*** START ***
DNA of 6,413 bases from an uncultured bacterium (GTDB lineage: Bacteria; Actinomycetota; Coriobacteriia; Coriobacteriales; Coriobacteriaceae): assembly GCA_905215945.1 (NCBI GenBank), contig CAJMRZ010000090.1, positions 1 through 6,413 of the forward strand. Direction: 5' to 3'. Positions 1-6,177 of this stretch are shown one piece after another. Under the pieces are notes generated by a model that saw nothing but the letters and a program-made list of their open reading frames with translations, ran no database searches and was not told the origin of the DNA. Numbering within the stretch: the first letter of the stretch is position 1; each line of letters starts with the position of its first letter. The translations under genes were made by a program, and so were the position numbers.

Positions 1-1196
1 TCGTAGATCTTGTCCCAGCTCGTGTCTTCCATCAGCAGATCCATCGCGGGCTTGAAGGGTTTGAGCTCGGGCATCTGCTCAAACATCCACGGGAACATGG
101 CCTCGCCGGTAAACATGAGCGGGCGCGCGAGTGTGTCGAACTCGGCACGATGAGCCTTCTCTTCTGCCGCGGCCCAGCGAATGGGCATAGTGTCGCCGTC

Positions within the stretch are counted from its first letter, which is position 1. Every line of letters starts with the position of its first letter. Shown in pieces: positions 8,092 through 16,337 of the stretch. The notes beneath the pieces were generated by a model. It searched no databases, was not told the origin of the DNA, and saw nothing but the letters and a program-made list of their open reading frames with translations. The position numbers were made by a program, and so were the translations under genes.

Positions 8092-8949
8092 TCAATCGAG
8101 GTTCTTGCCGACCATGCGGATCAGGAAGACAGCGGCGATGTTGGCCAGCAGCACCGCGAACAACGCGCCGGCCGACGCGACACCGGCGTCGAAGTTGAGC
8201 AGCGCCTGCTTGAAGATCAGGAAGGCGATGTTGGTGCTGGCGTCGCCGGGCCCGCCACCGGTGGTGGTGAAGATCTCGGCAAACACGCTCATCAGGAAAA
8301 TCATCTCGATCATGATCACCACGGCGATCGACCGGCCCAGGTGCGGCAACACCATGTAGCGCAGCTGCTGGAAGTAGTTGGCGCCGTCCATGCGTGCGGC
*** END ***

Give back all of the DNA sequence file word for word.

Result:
DNA of 6,413 bases from an uncultured bacterium (GTDB lineage: Bacteria; Actinomycetota; Coriobacteriia; Coriobacteriales; Coriobacteriaceae): assembly GCA_905215945.1 (NCBI GenBank), contig CAJMRZ010000090.1, positions 1 through 6,413 of the forward strand. Direction: 5' to 3'. Positions 1-6,177 of this stretch are shown one piece after another. Under the pieces are notes generated by a model that saw nothing but the letters and a program-made list of their open reading frames with translations, ran no database searches and was not told the origin of the DNA. Numbering within the stretch: the first letter of the stretch is position 1; each line of letters starts with the position of its first letter. The translations under genes were made by a program, and so were the position numbers.

Positions 1-1196
1 TCGTAGATCTTGTCCCAGCTCGTGTCTTCCATCAGCAGATCCATCGCGGGCTTGAAGGGTTTGAGCTCGGGCATCTGCTCAAACATCCACGGGAACATGG
101 CCTCGCCGGTAAACATGAGCGGGCGCGCGAGTGTGTCGAACTCGGCACGATGAGCCTTCTCTTCTGCCGCGGCCCAGCGAATGGGCATAGTGTCGCCGTC

Positions within the stretch are counted from its first letter, which is position 1. Every line of letters starts with the position of its first letter. Shown in pieces: positions 8,092 through 16,337 of the stretch. The notes beneath the pieces were generated by a model. It searched no databases, was not told the origin of the DNA, and saw nothing but the letters and a program-made list of their open reading frames with translations. The position numbers were made by a program, and so were the translations under genes.

Positions 8092-8949
8092 TCAATCGAG
8101 GTTCTTGCCGACCATGCGGATCAGGAAGACAGCGGCGATGTTGGCCAGCAGCACCGCGAACAACGCGCCGGCCGACGCGACACCGGCGTCGAAGTTGAGC
8201 AGCGCCTGCTTGAAGATCAGGAAGGCGATGTTGGTGCTGGCGTCGCCGGGCCCGCCACCGGTGGTGGTGAAGATCTCGGCAAACACGCTCATCAGGAAAA
8301 TCATCTCGATCATGATCACCACGGCGATCGACCGGCCCAGGTGCGGCAACACCATGTAGCGCAGCTGCTGGAAGTAGTTGGCGCCGTCCATGCGTGCGGC